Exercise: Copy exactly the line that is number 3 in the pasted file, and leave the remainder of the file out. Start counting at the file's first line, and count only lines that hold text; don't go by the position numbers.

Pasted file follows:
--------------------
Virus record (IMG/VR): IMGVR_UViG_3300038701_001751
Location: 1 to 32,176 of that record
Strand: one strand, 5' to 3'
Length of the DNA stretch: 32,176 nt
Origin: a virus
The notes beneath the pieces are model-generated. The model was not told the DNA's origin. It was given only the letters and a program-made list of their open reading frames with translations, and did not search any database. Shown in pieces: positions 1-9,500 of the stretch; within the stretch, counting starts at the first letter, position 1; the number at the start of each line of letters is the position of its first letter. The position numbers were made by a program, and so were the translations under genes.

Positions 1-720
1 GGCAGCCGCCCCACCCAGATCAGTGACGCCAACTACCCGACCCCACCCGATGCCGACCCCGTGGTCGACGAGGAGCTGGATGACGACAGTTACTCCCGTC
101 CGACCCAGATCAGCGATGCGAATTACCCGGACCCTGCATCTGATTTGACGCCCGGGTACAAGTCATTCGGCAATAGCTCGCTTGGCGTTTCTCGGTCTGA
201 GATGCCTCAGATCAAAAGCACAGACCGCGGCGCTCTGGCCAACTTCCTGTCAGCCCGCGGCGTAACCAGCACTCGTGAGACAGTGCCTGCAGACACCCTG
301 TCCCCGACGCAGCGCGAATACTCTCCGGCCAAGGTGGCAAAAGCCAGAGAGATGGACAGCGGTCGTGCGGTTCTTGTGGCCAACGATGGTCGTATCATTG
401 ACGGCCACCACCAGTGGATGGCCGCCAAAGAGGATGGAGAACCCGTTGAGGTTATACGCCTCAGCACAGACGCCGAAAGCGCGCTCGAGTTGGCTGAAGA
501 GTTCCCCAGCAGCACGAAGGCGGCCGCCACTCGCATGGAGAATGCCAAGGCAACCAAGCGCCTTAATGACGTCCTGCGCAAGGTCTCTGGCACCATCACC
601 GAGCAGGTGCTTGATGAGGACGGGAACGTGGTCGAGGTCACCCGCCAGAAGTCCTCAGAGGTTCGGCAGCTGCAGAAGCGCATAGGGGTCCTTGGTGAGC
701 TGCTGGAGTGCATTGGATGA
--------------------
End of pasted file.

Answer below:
Strand: one strand, 5' to 3'